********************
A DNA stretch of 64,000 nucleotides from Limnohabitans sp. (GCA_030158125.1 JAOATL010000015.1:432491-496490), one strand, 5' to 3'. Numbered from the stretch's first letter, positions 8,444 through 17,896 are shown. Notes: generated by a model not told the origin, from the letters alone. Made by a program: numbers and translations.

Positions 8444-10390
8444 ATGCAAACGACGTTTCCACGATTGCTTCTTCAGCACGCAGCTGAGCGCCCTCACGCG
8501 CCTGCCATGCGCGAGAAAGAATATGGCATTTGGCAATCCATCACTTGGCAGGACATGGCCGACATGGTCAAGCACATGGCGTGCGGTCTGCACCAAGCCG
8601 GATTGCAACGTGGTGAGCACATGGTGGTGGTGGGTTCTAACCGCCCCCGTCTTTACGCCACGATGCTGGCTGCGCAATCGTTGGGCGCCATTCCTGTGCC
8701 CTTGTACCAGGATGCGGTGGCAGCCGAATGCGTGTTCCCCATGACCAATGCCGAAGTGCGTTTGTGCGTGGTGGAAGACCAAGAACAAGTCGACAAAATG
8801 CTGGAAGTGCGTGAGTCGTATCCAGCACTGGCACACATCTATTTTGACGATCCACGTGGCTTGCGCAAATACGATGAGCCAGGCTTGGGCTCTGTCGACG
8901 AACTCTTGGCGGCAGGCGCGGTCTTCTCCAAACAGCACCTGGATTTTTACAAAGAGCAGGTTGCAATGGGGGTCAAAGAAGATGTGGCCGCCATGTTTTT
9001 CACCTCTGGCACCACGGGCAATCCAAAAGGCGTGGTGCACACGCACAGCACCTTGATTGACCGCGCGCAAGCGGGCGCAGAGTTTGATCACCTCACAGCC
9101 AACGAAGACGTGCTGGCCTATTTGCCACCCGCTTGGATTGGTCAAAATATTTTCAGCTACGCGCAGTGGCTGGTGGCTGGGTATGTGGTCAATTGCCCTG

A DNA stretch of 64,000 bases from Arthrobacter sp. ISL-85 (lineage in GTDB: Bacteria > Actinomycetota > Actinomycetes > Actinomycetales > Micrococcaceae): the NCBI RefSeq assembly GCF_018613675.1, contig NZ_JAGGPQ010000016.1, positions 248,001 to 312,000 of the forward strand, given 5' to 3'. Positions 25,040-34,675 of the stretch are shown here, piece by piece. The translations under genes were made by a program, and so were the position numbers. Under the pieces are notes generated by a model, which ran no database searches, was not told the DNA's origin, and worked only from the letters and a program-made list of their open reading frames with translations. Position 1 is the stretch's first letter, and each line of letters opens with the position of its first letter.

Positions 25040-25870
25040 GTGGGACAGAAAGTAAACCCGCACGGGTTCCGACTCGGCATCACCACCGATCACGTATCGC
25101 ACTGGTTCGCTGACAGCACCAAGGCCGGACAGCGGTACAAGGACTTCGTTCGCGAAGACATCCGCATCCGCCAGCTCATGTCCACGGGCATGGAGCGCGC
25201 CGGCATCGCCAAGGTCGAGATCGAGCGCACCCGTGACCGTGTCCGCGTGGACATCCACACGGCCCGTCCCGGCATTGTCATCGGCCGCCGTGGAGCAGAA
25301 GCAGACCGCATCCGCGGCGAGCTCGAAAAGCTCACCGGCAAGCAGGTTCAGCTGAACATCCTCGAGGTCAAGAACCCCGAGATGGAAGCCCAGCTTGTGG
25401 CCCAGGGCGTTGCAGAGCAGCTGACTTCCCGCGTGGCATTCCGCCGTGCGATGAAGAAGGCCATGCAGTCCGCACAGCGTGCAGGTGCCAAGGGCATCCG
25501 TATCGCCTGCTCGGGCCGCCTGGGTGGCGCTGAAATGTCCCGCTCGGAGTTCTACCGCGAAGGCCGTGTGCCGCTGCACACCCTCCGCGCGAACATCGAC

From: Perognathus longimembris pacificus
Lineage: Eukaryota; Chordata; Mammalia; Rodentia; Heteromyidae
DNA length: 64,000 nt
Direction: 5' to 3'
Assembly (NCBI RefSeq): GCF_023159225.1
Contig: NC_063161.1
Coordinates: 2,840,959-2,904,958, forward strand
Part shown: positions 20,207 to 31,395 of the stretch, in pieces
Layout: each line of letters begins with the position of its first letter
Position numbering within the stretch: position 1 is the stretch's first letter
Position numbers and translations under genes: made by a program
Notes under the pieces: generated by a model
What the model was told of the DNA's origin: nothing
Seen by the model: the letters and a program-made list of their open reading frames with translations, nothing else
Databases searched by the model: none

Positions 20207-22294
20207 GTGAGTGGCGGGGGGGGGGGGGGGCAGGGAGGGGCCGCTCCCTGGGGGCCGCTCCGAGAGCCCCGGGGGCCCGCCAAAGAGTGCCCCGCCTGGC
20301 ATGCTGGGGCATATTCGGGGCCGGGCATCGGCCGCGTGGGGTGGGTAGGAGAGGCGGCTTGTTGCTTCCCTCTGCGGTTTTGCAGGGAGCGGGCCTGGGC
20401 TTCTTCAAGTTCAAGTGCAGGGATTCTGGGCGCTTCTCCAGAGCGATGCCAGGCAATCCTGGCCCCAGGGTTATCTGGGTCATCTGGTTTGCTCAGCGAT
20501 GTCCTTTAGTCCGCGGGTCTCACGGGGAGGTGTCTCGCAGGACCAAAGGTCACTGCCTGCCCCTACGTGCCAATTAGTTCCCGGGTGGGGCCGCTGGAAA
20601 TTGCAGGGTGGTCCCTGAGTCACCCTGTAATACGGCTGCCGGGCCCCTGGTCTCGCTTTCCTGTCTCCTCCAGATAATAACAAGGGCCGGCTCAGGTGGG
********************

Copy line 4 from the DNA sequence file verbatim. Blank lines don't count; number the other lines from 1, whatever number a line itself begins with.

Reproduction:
8501 CCTGCCATGCGCGAGAAAGAATATGGCATTTGGCAATCCATCACTTGGCAGGACATGGCCGACATGGTCAAGCACATGGCGTGCGGTCTGCACCAAGCCG